Saving lives by stopping falls In this feature, we learn more about the work of the No Falls Foundation.

We draft standards to regulate it, produce guidance on how to do it correctly, and even train people to carry it out safely, but falls resulting from working at height remain the single biggest cause of fatalities in the UK workplace.

In the 12 months to March 2020 – the latest confirmed figures available – 29 people died and there were 5214 non-fatal falls reported under RIDDOR (Reporting of Injuries, Diseases and Dangerous Occurrences Regulations). Significantly, it is estimated that only half of non-fatal accidents are actually reported, so the figures for falls from height are likely to be much higher.

British industry, in every sector, is usually pretty resourceful when it comes to solving problems, and that holds true when it encounters issues around working at height. Unfortunately, what it doesn’t always do is properly consider how that problem can be resolved safely. As the figures show, that failure can result in death or serious injury, with shattering consequences for the individual concerned, his or her family, and colleagues.

Health and Safety Executive (HSE) research – including accident investigations carried out by its own inspectors – shows that all accidents, including those involving working at height, result from failures in one or more of the following: planning, organisation, and management.

In the words of Ray Cooke: “It’s essential to take time and plan the work from the very start.”

Ray, a former Senior HSE inspector, is the Health and Safety advisor to the No Falls Foundation, the UK charity dedicated exclusively to preventing falls from height and helping people affected by the life-changing consequences of a fall. Supported and championed by the Access Industry Forum (AIF), the Foundation has three principal objectives: raising awareness of the risks, researching the causes of falls and providing advice and support to those affected by a fall.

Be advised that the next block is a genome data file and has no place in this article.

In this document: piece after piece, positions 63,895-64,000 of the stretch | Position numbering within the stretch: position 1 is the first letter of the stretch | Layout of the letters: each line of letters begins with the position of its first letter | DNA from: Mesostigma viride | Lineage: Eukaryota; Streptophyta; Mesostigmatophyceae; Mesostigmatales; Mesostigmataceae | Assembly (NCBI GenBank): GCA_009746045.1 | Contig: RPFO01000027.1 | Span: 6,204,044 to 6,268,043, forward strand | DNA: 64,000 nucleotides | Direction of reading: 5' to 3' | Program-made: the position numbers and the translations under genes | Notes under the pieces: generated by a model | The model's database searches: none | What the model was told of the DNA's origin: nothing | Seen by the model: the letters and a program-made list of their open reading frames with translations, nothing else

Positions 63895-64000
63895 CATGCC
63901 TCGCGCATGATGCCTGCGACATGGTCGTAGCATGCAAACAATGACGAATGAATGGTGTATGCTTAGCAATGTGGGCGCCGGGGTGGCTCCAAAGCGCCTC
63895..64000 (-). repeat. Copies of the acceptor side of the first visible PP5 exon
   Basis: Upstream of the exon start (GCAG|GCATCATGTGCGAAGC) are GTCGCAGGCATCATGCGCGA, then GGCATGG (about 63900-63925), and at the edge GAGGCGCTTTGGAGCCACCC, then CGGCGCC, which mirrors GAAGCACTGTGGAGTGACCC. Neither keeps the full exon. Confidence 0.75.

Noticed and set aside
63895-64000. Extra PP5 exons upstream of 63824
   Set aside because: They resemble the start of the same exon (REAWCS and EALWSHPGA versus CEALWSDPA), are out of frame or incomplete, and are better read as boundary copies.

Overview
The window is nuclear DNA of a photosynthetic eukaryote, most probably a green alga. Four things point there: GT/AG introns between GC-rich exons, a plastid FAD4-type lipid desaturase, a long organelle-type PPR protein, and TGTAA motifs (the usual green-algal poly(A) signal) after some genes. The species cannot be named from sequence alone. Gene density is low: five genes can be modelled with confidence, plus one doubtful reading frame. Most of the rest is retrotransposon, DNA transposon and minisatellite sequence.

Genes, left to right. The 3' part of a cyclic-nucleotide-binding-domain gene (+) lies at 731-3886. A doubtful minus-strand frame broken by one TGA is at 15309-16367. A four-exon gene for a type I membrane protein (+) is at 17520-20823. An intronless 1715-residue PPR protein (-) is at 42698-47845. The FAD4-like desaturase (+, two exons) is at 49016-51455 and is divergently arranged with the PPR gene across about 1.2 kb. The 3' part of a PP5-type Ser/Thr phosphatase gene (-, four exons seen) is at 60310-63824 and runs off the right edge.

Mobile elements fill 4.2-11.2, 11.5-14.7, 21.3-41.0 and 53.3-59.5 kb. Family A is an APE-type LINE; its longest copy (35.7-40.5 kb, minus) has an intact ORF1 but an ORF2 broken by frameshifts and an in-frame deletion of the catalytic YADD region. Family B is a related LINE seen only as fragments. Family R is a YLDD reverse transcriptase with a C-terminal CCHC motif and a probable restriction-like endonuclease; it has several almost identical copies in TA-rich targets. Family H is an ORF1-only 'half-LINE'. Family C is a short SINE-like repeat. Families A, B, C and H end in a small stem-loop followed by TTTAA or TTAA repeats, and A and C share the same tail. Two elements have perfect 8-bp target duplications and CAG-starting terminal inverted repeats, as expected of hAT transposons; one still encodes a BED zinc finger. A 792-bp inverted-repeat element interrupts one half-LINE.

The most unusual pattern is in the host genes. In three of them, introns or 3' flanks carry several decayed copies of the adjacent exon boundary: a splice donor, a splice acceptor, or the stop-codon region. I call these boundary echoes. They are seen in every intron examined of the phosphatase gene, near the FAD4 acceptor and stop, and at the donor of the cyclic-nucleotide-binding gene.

The Foundation enthusiastically supports the work of the All-Party Parliamentary Group (APPG) on Working at Height, which brings together Parliamentarians, industry leaders

and trade associations to campaign on the issue of height safety. In May 2021, the APPG was pleased to hold its annual general meeting and a virtual business session. The focus for the session was the new campaign launched by the Health and Safety Executive (HSE), ‘Discovering Safety’, which aims to deliver health and safety benefits through a ‘data-driven global community‘.

Guest speaker Sarah Newton, Chair of the HSE, explained to the APPG how, using data insights, HSE hopes to improve health and safety performance and reduce workplace deaths. Sarah explained that the success of the initiative will depend on partnerships with academia and industry, combining scientific expertise and knowledge, to ensure the HSE remains proactive rather than reactive. She encouraged attendees to get in touch with the HSE via the dedicated website to see how they can get involved.

The Foundation also continues to advocate its support for a more comprehensive system of recording falls from height – as recommended by the official inquiry report of the APPG – to better inform policy and decision making going forward. Work is currently underway on framing and developing a research project to investigate issues around current accident reporting and how enhanced reporting can assist.

Just launched by the charity is a Support and Information Pack, signposting those organisations and resources available to provide advice and assistance following a fall from height. The pack covers a wide range of topics. These include: what to do immediately; what financial assistance may be available; how to begin a personal injury claim; support with transport and home adaptations, using the No Falls Befriending Service; and organisations that can help with issues of mental health.

The charity’s manager, Hannah Williams, commented: “What should have been a perfectly normal day has ended in a potentially life-shattering accident. What do you do now? Who can you turn to? What help is available? The pack attempts to answer these questions and provides contact details for


Page 1  |  Page 2  |  Page 3  |  Page 4  |  Page 5  |  Page 6  |  Page 7  |  Page 8  |  Page 9  |  Page 10  |  Page 11  |  Page 12  |  Page 13  |  Page 14  |  Page 15  |  Page 16  |  Page 17  |  Page 18  |  Page 19  |  Page 20  |  Page 21  |  Page 22  |  Page 23  |  Page 24  |  Page 25  |  Page 26  |  Page 27  |  Page 28  |  Page 29  |  Page 30  |  Page 31  |  Page 32  |  Page 33  |  Page 34  |  Page 35  |  Page 36  |  Page 37  |  Page 38  |  Page 39  |  Page 40  |  Page 41  |  Page 42  |  Page 43  |  Page 44  |  Page 45  |  Page 46  |  Page 47  |  Page 48  |  Page 49  |  Page 50  |  Page 51  |  Page 52  |  Page 53  |  Page 54  |  Page 55  |  Page 56  |  Page 57  |  Page 58  |  Page 59  |  Page 60  |  Page 61  |  Page 62  |  Page 63  |  Page 64  |  Page 65  |  Page 66  |  Page 67  |  Page 68  |  Page 69  |  Page 70  |  Page 71  |  Page 72  |  Page 73  |  Page 74  |  Page 75  |  Page 76